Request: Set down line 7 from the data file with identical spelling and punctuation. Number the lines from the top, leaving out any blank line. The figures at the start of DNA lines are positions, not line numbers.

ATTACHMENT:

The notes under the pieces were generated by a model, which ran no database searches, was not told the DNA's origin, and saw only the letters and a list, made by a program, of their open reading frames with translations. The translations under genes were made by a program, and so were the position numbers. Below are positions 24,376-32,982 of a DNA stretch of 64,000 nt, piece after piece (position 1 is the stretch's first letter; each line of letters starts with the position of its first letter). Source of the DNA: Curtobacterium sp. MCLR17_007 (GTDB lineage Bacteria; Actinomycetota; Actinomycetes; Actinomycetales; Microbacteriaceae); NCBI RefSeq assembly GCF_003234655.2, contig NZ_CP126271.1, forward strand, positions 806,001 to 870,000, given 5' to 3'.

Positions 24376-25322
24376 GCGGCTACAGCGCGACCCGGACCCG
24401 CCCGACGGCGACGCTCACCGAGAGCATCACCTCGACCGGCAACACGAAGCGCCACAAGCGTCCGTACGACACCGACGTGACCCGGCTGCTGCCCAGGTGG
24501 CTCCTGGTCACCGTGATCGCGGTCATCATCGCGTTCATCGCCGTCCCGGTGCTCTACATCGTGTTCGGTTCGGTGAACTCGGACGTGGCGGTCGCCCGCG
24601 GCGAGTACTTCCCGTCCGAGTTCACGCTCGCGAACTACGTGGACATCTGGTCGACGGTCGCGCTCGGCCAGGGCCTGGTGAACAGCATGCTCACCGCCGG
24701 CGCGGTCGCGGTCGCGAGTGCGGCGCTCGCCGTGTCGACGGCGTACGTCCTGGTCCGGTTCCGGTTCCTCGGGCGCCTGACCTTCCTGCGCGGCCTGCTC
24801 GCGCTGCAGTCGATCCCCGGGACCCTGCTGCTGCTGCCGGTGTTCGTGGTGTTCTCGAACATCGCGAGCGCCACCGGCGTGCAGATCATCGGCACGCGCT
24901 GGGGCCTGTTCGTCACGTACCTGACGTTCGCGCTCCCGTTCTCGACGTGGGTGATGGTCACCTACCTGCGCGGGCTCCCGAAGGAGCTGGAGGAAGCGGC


24701 CGCGGTCGCGGTCGCGAGTGCGGCGCTCGCCGTGTCGACGGCGTACGTCCTGGTCCGGTTCCGGTTCCTCGGGCGCCTGACCTTCCTGCGCGGCCTGCTC